history,  politics

reading 18th century history, reflecting on today

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I’ve been reading about various wars in North America during the 1700s. Several things stand out to me. One is the idea that the governments were not able to control their people. Native elders were not able to prevent individual or small groups of native warriors from going off and killing colonists, and the colonists were unable to prevent individuals from going off and killing natives. The acts of individuals were then used to justify the acts of more individuals and of governments.

The second thing is that the elites were manipulating everyone into war. Before the American Revolution, the different colonies were fighting over which would control “the west” and the colonies (Virginia in particular) would try to get the loyalty of the settlers by taking actions they knew would antagonize the natives so that the natives would attack and then the settlers would demand the colonies protect them from the natives. So the elites manipulated individuals, and there were times when communities would try to say “no, this violence is not our choice, we didn’t want the member of our community to do this” but they just didn’t have the ability to stop it.

We see the same thing happening today. Elites around the world manipulate others, creating situations they know will trigger anger and violence. Scared people ask for protection even when it means sacrificing peace, freedom and good political policies. Palestinians cannot stop all Palestinians from carrying out violence, but they will all be held responsible for the violence that some do. Syrian refugees will be blamed for the violence of others of their religion, and politicians will try to score political points by trying to make people fear others.

In 1777 the Second Continental Congress appointed a seven person committee to investigate how the British were treaty rebel soldiers. Their report included this: “It is easy, therefore, to see what must be the consequence of a soldiery, greedy of prey, towards a people, whom they have been taught to look upon, not as freemen defending their rights on principle, but as desperadoes and profligates, who have risen up against law and order in general, and wish the subversion of society itself.”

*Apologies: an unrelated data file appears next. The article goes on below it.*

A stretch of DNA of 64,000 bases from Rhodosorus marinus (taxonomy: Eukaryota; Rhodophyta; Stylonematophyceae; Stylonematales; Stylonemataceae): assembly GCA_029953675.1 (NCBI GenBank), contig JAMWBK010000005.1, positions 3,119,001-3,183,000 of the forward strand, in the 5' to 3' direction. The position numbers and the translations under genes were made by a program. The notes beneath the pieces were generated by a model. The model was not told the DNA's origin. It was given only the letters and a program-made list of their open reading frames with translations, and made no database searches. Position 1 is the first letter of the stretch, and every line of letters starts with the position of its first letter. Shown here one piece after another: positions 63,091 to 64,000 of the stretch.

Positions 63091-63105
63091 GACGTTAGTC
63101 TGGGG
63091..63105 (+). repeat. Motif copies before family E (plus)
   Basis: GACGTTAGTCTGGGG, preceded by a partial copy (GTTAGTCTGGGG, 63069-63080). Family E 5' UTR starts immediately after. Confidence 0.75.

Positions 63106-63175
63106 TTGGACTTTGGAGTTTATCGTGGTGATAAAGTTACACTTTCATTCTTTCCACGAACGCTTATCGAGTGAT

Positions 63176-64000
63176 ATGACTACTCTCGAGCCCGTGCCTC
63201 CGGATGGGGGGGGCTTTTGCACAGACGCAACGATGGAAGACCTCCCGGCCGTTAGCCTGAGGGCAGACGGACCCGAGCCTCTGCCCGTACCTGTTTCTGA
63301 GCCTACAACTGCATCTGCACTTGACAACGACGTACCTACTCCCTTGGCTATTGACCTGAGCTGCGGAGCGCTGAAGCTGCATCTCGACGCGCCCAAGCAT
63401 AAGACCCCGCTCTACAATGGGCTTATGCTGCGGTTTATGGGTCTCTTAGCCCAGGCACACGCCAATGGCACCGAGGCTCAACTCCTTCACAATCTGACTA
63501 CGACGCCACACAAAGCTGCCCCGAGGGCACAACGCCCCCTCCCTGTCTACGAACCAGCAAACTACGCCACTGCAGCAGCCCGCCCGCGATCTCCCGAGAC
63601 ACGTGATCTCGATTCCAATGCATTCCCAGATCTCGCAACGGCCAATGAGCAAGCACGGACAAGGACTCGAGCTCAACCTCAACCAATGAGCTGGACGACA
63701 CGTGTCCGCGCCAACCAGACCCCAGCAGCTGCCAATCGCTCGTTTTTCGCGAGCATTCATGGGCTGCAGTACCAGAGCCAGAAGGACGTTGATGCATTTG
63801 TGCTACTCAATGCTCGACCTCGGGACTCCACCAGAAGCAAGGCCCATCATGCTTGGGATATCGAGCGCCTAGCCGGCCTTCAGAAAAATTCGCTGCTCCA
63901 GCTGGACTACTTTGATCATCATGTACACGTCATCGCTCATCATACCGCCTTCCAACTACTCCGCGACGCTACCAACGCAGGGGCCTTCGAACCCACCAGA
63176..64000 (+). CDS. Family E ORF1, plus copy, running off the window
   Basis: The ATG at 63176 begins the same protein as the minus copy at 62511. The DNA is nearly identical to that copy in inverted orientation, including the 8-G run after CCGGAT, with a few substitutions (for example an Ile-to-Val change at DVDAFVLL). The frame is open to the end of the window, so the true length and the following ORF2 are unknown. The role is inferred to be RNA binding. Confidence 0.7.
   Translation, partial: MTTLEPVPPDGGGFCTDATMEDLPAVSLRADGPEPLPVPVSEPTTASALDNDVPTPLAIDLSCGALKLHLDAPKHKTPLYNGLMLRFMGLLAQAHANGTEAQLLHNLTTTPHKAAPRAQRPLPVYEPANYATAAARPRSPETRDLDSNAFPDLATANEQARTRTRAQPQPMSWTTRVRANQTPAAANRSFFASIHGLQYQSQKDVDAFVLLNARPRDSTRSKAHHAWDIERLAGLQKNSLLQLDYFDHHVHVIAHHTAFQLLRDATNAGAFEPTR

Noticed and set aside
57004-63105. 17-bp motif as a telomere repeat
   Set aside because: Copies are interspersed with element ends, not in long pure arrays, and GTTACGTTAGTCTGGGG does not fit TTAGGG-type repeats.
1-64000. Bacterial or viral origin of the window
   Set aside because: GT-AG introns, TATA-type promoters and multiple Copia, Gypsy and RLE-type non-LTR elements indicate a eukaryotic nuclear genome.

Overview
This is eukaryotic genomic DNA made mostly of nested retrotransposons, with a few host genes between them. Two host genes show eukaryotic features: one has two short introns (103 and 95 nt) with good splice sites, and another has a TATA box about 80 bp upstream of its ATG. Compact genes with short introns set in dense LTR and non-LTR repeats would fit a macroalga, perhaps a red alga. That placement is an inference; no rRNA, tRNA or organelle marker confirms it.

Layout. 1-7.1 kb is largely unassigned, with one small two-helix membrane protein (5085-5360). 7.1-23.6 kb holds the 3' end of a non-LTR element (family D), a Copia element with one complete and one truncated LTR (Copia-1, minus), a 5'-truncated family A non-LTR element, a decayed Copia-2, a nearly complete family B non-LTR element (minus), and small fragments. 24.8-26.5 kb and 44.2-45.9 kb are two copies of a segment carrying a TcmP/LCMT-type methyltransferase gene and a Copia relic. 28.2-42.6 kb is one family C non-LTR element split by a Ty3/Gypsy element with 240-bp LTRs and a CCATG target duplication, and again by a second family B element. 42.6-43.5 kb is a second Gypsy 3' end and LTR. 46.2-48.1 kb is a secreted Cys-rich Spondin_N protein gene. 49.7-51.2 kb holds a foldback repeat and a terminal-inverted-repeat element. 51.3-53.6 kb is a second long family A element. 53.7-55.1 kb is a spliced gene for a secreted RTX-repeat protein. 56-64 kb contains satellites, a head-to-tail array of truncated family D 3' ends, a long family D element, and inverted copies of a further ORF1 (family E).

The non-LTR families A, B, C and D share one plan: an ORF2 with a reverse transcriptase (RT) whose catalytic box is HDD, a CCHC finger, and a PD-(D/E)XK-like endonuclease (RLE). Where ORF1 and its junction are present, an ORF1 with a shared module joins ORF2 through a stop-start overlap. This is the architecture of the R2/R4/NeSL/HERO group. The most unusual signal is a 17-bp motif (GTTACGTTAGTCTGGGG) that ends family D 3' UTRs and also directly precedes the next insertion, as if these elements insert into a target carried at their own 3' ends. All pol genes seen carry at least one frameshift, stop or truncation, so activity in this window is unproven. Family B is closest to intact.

In modern English what they were saying is that the British treated the Americans awful because they were taught to see the Americans not as people fighting for their rights but just as criminals. The British didn’t want to treat the rebels as prisoners of war, because to do so would have been an acknowledgement that it was a war. It makes me think about people like Omar Khadr, whom the American and Canadian government should have treated like a child soldier, but instead treated as a terrorist. I am surprised at how interesting I am finding it to read about the American Revolution, but really, the implications of it all fascinate me. If social media existed in their day, what would people have said?

Would people have said the Americans should have waited and negotiated a peaceful solution, the way people talk about how Palestinians should be waiting peacefully for a peaceful solution? Would people argue that the economic terrorism of the Boston Tea party justified the infringements upon civil liberties that followed it? Would the American Revolution have been possible if modern tanks, planes and drones existed? Or would that have made fighting an all out war impossible? If the British had stronger military power, such that they could enforce the Intolerable Acts, would the Americans have resorted to terrorism?

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